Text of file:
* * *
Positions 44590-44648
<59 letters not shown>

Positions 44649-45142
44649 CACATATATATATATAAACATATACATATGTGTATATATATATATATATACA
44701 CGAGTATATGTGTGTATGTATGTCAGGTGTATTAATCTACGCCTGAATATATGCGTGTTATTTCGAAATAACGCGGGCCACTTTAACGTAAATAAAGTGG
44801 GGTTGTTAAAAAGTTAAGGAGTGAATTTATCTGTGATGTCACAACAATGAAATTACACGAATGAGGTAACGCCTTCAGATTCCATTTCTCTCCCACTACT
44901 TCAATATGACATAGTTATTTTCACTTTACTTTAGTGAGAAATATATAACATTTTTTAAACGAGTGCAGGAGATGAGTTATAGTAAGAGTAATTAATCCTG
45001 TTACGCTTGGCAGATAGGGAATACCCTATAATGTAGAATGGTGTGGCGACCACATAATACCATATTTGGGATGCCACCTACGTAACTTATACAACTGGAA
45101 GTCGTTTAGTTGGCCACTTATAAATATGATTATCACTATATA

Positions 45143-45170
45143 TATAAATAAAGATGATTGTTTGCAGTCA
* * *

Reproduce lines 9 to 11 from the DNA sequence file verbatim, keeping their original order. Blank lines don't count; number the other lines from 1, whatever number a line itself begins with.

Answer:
45101 GTCGTTTAGTTGGCCACTTATAAATATGATTATCACTATATA

Positions 45143-45170
45143 TATAAATAAAGATGATTGTTTGCAGTCA